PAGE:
So again, from all I’ve heard about Mac’s over the years, my expectation bar was pretty high. To encounter issues right off the bat with the very things I was most excited to use, well, it was a bit of a letdown. And believe me, I have no ax to grind here! I just dropped $2K on this thing so trust me, I want it to be a great experience!

  7. Hi guys…I know what you mean. I think I had a lot lower expectations when I switched. I actually expected to have to give up a bunch of stuff by going Mac but I was so tired of microsoft’s buggy stuff I was willing to do it. I was very surprised to find I didn’t have to give up anything but I did struggle a bit with how to do things on the Mac that was instinctive on Windows. But then about a week after I got the Mac my wife received an email on her Windows laptop with a Word document attached . She couldn’t get the document to open and kept getting some cryptic message about an error. I asked her to forward the email to me and the document opened fine in Word for Mac, Apple’s Pages app, NeoOffice and using Apple’s quicklook feature. This same type of scenario’s played out with PowerPoint and all three of my Windows machines seem to struggle with printers. Both my Macs have been as reliable as a toaster. I bought a brand new HP printer for my son that never worked. I went through all the normal hoops installing software and drivers but no luck. Even after reformatting his hard drive (unrelated issue), it wouldn’t work. After two years, it had yet to print a single page. One morning I was in a tight and my regular printer was out of ink. I went upstairs, grabbed his printer and without loading drivers, rebooting my Mac, or even closing the Excel spreadsheet, I plugged the printer in and printed everything perfectly. I’ve got a thousand stories like that so I became sold a little more everyday. I use a Vista machine at work so I’m reminded daily what I actually gave up. Billy, I’ve learned a lot of the integration between Apple’s apps has to happen from within the app itself. I’ve also learned the integration works better when you let the apps manage your media within their respective libraries instead of the old MS Explorer paradigm of files and folders in a directory tree. It took a while for me to “let go” and trust the library but boy does that make things easier. I’ve got friends that went through that same thing. I did what you’re describing once but I think I did it all from within iDVD. I remember having access to my iPhoto and iTunes libraries from within iDVD, picking some pictures and music, chosing a theme and then I let her rip. After burning the DVD, I fully expected it not to work but it did and looked awesome. Chasker…from what I read, the Netflix problem you’re having is because Netflix uses Microsoft’s anti-piracy DRM (digital rights management). As you would expect, Microsoft requires that you use a Windows machine to watch movies or listen to music encoded with their DRM. Apple does the same thing with it’s FairPlay DRM when the studios require it. Apple’s pushing the industry to dump DRM of any kind and has a couple million DRM-free songs on it’s iTunes store. Ironically, there is no system in the world as closed and proprietary as Windows but its large market share masks that fact. I think those days are numbered due to the large open-source movement and companies like Sun, IBM, Apple and others embracing it. The success of the Firefox browser is an example of things to come. Hang in there and don’t give up too fast. Speaking as someone that’s been through what you’re experiencing, it is WELL worth it. If I can help with anything, let me know!!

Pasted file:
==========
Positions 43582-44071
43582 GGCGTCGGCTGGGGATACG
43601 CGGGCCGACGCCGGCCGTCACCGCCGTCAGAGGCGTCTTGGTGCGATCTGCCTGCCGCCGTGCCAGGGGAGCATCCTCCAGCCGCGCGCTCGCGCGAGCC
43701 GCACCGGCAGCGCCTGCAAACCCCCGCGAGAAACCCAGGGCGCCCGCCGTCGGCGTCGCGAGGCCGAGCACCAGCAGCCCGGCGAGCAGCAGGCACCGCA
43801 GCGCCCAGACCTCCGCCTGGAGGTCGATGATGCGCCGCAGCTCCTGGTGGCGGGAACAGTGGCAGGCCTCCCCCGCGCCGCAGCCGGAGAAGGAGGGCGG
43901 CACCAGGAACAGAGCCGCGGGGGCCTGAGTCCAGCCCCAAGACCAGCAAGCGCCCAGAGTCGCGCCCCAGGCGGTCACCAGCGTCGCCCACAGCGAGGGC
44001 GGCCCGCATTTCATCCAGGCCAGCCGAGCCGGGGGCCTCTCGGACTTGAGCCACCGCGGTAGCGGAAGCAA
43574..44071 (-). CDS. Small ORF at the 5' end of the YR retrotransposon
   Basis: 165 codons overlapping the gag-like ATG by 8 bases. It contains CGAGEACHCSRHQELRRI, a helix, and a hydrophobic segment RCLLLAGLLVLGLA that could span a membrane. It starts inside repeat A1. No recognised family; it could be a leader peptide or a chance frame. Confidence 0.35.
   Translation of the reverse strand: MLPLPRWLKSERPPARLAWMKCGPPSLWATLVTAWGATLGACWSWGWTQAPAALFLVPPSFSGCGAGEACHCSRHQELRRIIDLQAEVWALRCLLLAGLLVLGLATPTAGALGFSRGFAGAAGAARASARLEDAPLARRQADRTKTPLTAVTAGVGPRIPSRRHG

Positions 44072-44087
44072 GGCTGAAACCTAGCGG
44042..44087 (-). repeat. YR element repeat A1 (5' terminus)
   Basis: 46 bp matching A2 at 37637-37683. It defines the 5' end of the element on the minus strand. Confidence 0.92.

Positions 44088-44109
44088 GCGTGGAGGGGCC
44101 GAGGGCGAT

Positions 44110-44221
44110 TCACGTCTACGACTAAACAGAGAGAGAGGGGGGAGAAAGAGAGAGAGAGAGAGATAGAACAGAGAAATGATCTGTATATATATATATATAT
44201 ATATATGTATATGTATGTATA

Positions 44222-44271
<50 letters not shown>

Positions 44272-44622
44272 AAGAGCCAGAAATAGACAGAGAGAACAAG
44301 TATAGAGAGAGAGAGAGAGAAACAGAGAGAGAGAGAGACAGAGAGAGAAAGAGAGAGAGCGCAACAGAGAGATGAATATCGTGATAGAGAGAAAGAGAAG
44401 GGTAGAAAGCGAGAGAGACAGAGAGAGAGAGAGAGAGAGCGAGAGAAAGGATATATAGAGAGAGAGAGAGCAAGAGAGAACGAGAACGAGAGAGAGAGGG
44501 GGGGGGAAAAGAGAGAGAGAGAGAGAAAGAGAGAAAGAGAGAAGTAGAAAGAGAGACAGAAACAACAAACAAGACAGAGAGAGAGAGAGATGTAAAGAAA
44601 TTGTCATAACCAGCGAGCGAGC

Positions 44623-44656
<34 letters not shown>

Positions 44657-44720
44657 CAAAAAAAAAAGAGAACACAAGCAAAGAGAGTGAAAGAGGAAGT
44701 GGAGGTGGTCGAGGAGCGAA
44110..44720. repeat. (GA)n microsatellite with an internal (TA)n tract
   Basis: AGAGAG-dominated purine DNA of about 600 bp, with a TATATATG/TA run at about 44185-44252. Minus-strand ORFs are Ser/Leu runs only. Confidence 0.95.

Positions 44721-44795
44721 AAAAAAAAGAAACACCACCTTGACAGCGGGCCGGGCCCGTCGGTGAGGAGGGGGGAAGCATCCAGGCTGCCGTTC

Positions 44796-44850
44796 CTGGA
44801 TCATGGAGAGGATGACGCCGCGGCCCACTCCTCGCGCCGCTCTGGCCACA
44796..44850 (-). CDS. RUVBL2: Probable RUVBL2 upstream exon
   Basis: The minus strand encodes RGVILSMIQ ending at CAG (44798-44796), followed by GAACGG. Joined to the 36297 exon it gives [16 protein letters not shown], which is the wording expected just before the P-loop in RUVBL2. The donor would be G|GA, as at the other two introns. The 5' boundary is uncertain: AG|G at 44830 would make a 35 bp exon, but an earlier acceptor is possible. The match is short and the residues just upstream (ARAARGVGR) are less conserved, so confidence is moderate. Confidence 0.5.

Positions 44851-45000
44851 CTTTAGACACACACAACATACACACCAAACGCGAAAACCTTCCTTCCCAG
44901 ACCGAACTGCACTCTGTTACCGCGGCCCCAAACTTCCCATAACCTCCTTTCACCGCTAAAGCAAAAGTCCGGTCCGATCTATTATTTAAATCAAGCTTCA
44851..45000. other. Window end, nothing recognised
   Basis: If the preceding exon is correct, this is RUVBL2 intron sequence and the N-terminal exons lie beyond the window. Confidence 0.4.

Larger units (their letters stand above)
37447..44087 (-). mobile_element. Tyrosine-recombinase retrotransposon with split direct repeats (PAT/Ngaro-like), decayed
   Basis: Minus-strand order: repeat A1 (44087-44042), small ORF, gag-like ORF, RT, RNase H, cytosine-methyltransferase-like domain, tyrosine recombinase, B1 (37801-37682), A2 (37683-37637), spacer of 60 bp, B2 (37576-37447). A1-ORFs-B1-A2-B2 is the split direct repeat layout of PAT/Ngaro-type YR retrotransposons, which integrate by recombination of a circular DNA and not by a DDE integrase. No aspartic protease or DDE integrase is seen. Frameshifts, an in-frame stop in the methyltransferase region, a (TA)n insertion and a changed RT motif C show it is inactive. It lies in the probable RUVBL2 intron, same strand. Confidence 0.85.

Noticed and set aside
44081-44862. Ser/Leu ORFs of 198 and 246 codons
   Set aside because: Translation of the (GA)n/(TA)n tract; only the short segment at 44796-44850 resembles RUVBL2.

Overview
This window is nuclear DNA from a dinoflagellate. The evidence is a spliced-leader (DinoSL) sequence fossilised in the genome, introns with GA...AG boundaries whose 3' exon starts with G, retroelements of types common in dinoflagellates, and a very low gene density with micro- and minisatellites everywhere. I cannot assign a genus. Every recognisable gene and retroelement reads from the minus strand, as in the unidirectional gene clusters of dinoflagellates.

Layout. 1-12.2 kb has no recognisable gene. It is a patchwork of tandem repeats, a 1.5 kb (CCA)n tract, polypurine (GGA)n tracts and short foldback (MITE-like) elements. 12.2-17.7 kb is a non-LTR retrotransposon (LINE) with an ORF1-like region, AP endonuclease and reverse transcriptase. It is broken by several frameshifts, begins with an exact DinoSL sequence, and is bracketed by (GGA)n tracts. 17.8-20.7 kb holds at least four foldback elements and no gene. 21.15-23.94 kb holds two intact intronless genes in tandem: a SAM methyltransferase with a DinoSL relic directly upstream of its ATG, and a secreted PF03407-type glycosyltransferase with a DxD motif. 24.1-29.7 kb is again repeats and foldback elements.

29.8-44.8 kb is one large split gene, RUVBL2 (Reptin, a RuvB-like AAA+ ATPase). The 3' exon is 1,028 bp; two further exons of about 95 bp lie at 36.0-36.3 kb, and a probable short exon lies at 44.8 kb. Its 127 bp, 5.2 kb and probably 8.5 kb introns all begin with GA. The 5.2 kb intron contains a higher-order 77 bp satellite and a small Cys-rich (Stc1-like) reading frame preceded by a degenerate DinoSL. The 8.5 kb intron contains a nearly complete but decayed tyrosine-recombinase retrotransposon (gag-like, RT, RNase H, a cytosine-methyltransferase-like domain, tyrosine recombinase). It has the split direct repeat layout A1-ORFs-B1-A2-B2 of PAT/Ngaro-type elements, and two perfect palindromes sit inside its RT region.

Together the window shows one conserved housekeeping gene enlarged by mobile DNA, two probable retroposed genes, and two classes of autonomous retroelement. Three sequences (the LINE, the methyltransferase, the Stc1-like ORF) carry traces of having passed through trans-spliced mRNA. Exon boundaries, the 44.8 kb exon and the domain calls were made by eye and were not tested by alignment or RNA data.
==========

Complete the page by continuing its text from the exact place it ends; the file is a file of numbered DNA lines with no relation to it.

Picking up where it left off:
8. Interesting discussion here, particularly since poster Russ is my life-long-best bud. He knows about what he speaks and I am very glad he convinced me to give the Mac platform a try. Because of him making the switch to the Mac a few years ago, I was intrigued. But, because I operate an engineering consulting business and 100% of my clients operate on the Windows platform, I didn’t think it was feasible for me.

    After 25 years of working exclusively with Microsoft’s OS & apps, and an ever increasing frustration with them, one year ago I finally decided to give Apple a try. I bought a MacBook Pro as a “test platform.” That test platform quickly became my preferred production platform. Well, after a year, the test has concluded. I have experienced no compatibility problems with my Windows-based clients, as I feared might be the case. The Mac platform has exceeded my expectations in usability and stability, and has performed every task that I require. I am now in the process of converting my business to entirely Mac based.

    My post is a little off topic, but I guess the point I’m trying to make is that if you are new to the Mac OS and maybe having second thoughts – hang in there for a while. It took me a while to get accustom to and appreciate the power of the Mac hardware, OS and apps. To me, computers are just one of the important tools I use to make a living. I demand the best tools; I am now totally convinced the Mac platform is the best computer technology available.

    Unlike Chasker, I won’t be looking back at Microsoft. I am done.

  9. […] Little Monopoly – Part Deux Over on CoachBoz’s blog there’s a good conversation going about Apple and how for us newbies they might not be everything that their loyal users have […]

  10. […] the back end you’ve got regret.  Sigh.  Maybe at a subconscious level, that’s why I bought a […]

  11. […] take something I’m not experienced at like my Mac. Which thanks to a free iPod Touch, also led to the chaotic, satanic, underworld of darkness known […]

  12. […] last post on my Mac generated a lot of conversation and I’ve even made a few new cyber friends, whom I […]